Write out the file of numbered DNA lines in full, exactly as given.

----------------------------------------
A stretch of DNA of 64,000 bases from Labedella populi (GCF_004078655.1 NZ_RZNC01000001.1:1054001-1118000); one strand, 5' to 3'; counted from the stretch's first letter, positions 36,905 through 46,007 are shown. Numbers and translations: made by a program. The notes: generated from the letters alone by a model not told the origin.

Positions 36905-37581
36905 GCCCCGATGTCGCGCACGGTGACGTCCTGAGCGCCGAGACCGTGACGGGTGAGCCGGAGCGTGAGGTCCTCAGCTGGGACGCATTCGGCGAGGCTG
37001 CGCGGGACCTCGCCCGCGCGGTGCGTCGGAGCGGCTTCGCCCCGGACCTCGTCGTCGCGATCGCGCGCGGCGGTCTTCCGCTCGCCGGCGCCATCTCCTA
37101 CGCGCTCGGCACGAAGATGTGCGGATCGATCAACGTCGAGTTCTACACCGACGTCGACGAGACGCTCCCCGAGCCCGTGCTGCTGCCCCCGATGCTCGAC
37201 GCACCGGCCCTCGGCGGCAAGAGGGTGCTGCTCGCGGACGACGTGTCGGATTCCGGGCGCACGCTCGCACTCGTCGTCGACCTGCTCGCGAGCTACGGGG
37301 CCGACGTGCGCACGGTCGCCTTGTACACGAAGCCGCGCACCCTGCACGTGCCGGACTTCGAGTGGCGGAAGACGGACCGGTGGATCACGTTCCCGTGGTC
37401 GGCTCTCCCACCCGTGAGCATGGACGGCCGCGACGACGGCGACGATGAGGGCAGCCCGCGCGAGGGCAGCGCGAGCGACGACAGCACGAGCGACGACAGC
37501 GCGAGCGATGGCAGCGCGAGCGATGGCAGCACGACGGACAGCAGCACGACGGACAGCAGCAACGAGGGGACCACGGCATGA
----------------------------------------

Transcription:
A stretch of DNA of 64,000 bases from Labedella populi (GCF_004078655.1 NZ_RZNC01000001.1:1054001-1118000); one strand, 5' to 3'; counted from the stretch's first letter, positions 36,905 through 46,007 are shown. Numbers and translations: made by a program. The notes: generated from the letters alone by a model not told the origin.

Positions 36905-37581
36905 GCCCCGATGTCGCGCACGGTGACGTCCTGAGCGCCGAGACCGTGACGGGTGAGCCGGAGCGTGAGGTCCTCAGCTGGGACGCATTCGGCGAGGCTG
37001 CGCGGGACCTCGCCCGCGCGGTGCGTCGGAGCGGCTTCGCCCCGGACCTCGTCGTCGCGATCGCGCGCGGCGGTCTTCCGCTCGCCGGCGCCATCTCCTA
37101 CGCGCTCGGCACGAAGATGTGCGGATCGATCAACGTCGAGTTCTACACCGACGTCGACGAGACGCTCCCCGAGCCCGTGCTGCTGCCCCCGATGCTCGAC
37201 GCACCGGCCCTCGGCGGCAAGAGGGTGCTGCTCGCGGACGACGTGTCGGATTCCGGGCGCACGCTCGCACTCGTCGTCGACCTGCTCGCGAGCTACGGGG
37301 CCGACGTGCGCACGGTCGCCTTGTACACGAAGCCGCGCACCCTGCACGTGCCGGACTTCGAGTGGCGGAAGACGGACCGGTGGATCACGTTCCCGTGGTC
37401 GGCTCTCCCACCCGTGAGCATGGACGGCCGCGACGACGGCGACGATGAGGGCAGCCCGCGCGAGGGCAGCGCGAGCGACGACAGCACGAGCGACGACAGC
37501 GCGAGCGATGGCAGCGCGAGCGATGGCAGCACGACGGACAGCAGCACGACGGACAGCAGCAACGAGGGGACCACGGCATGA